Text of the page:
Wednesday, September 18, 2019

Early Result of Israel's Re-do (Update 9/19/19)

As the final votes are tallied today, the situation in Israel has cleared up a bit.  Here are the early takeaways.  President Rivlin needs to appoint one of the largest parties to attempt to form a 61 seat coalition from the following results.

The Anti-Netanyahu Camp (44 + 13 = 57):
33 Seats: Kachol v'Lavan, the Centrist/Left (Ganz)
6 Seats: Avodah/Gesher, (Peretz)
5 Seats: The Democratic Camp, (Barak)

The Netanyahu Camp (55):
31 Seats: Likud, the Center/Right (Netanyahu)
9 Seats: Shas, (Deri)
8 Seats: United Torah Judaism, (Litzman/Gafni)
7 Seats: Yemina, (Shaked)


13 Seats: Joint List (4 Arab parties together).  Will vote anti-Netanyahu.
8 Seats: Yisrael Beitenu, (Lieberman) - The wild card.
Zero Seats: Otzma (Kahanist).  Was polling well in the last week but did not pass the threshold for representation in the Kenesset.

Summary:  The largest party is Kachol/Lavan.  Neither Ganz nor Netanyahu have a governing majority.  If the Joint List "supports" Ganz, he can form what is called a minority government.  That occurs when enough parties vote to form the government, but less than a majority actually serves in the government.  Would Lieberman join a Left-wing minority government of 57 members of kenesset that is dependent upon the Joint List's 13 votes from Arab support?  Unlikely.  Will Shas, UTJ and Lieberman come to an agreement on the drafting of the haredim into the army?  Unlikely.  So, the same stalement that was reached in April has been reached today.  Lieberman is pushing for Kahol Lavan and Likkud to form a centrist government, with him (though they wouldn't need him). 

What are the subtle differences since April and do they matter?

Group                April Election     Sept. Election       Last Kenesset

the "right"             60 seats                 55 seats           61 seats
the "left"                45 seats                44 seats           41 seats
the "Arabs"           10 seats                 13 seats           13 seats
Lieberman               5 seats                   8 seats            5 seats

So, in the last Kenesset, the right with Lieberman has 65 seats (one Likud member had defected).  That was affirmed in the April election.  Compared to April, the "right" lost 5 seats.  4 of them to Lieberman, and 1 to the math of the proportional distribution of seats in the election.  So, when the news says that Netanyahu lost from April to September, that is correct.  But his position is largely unchanged.  TOTAL: The right is down 6 from the last Kenesset.  Lieberman is plus 3.

On the Left, in April they went up to 45 seats from the previous Kenesset's 41 seats.  The Arab parties ran separately, and as a whole lost 3 seats.  So the Left's 54 with the Arabs in the Kenesset became 55 seats in the April election. In the September election, the left went back to 44, and the Arabs regained their original 13.  So, the left has gained 3 seats from the last Kenesset.  Therefore, it is correct to say that they improved, but they as a whole did not "win."


1) Rivlin gives Neyanyahu the mandate to form a government.  He can form a unity government with Ganz, or we are right back where we were in April, and there will probably be a third election.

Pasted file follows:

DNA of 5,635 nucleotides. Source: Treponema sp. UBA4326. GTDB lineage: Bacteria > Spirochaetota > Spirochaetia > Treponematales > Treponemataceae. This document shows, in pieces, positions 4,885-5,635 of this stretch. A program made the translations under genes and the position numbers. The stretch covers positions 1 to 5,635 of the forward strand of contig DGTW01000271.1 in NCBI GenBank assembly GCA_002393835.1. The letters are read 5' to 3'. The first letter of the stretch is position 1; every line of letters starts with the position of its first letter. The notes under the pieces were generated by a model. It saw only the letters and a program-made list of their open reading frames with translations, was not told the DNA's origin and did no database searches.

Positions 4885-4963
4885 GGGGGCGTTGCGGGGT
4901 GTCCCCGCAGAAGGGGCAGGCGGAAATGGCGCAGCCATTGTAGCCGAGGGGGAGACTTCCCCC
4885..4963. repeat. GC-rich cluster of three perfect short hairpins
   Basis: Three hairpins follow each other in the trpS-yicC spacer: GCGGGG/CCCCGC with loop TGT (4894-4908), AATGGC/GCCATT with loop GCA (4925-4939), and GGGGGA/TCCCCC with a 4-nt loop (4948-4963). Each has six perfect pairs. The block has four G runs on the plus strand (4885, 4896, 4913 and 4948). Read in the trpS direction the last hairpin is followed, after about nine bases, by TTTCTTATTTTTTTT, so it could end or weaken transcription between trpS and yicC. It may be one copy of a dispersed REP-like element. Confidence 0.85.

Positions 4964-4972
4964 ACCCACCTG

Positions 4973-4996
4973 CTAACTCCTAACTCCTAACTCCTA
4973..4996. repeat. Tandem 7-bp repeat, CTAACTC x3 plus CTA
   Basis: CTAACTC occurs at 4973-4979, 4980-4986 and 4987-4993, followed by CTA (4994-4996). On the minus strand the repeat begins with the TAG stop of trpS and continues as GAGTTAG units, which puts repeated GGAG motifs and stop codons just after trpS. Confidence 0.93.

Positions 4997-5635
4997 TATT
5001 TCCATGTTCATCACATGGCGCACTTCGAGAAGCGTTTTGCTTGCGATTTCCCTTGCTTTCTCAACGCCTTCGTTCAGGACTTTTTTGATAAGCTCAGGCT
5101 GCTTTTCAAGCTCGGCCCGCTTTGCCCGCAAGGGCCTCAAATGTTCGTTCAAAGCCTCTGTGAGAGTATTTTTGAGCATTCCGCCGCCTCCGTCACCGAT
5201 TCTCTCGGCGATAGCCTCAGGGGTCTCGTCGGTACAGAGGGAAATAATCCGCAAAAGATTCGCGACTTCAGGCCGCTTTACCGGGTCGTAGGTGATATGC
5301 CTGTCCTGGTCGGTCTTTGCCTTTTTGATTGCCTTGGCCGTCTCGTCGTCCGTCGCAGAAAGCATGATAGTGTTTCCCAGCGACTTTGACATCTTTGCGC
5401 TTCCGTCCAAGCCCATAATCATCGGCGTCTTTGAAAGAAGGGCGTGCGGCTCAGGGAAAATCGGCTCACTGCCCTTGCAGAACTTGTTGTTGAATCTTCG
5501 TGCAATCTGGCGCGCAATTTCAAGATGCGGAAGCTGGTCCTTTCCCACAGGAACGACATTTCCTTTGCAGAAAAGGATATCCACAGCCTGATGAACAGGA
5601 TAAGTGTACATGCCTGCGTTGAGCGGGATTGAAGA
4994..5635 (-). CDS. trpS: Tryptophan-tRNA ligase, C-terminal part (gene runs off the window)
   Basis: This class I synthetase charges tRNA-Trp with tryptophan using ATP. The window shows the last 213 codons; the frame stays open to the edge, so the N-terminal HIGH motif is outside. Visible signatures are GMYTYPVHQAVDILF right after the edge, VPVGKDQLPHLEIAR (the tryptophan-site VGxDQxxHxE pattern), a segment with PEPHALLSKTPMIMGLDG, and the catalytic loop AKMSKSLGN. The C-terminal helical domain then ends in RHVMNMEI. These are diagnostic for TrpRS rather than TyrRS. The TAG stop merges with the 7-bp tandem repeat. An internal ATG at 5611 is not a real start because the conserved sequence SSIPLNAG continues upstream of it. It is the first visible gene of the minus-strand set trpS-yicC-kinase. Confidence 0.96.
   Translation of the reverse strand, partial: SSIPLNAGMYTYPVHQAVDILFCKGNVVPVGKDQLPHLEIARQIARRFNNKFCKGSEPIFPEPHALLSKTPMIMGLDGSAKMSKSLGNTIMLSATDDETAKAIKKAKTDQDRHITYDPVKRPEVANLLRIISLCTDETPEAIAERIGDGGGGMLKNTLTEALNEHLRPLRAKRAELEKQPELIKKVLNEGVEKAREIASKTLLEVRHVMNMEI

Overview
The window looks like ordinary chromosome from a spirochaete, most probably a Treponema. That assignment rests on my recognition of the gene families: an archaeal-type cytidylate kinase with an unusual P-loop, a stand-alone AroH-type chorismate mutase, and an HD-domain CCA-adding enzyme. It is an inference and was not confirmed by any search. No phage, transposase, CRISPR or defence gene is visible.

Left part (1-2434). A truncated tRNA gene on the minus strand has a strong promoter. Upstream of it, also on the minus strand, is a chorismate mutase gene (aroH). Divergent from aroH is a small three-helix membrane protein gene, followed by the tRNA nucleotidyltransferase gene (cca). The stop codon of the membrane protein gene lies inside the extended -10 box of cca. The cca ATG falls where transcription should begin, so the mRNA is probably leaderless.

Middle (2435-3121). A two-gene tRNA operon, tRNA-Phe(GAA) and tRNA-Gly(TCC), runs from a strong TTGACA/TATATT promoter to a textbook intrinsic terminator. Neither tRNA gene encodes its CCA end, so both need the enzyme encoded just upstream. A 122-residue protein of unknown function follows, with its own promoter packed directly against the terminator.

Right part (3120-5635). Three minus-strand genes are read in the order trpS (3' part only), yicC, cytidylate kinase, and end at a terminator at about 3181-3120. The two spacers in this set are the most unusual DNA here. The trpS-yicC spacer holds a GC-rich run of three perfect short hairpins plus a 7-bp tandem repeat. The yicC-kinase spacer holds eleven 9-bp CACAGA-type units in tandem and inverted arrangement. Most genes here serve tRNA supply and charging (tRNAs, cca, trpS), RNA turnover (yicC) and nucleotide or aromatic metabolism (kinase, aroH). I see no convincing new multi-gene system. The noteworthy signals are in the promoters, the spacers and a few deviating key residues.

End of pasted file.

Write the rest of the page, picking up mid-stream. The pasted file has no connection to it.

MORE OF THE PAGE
2) Rivlin gives Ganz the mandate to form a government.  He can form a minority government with Lieberman with the support of the Arabs, or he can form a unity government.  Mathmatically he could form a majority government with the Arab parties, but as a former head of the Army he is not trusted by them and this is highly unlikely.

UPDATE SEPT 19, 2019 8:40 A.M.  Overnight both Netanyahu and Ganz, with the affirmation of President Rivlin, have called for a Unity Government.  This does not mean that it will happen.  Netanyahu wants his old allies, the UTJ, Shas, Yeminah in the government with him - which would both include cabinet ministries and a powerful voting bloc in case of conflicts.  Ganz, of course, does not want that - and does not need it once Kahol Lavan and Likud are cooperating with their combined 64 seats.

And, of course, they disagree about who should be the Prime Minister in such a government.  You may recall that Ganz had an agreement with his own partners in Kahol Lavan that 3 of them would rotate the prime ministership over the course of their elected term.

What would Shimon Perez say to the center left letting Netanyahu leading the unity coalition?  "Over my dead body."

Prime Minister Benjamin Netanyahu and Kahol Lavan leader Benny Gantz shake hands at a memorial service for Shimon Peres, September 19, 2019.

Netanyahu, in classic body language, seeks to co-opt and control Ganz in a unity government.


  1. It needs to be said that this election proves that no Jew can any longer point to another and say: to support Netanyahu equals supporting Israel and therefore the converse means "disloyalty." Clearly now, if Israeli Jews have the right to be politically divided (as they certainly are) and yet "support Israel", then so do American Jews. Which of course means that our own president's comments about what constitutes "Loyal" Jews needs to be re-examined.

  2. It is official: a short while ago President Rivlin tapped Netanyahu to try to form the coalition first. Ganz will not enter a unity government where Netanyahu service as PM. Lieberman will not serve with the haredim. Ganz, btw, did not want to go first, preferring to have Netanyahu fail again. So, it looks like a third election.

  3. BTW, 3 of the 13 Arab list votes, from the Balad party, refused to support Ganz, so the "left" had 54 seats and the "right" had 55 seats. Rivlin was absolutely correct to allow Netanyahu first shot at it.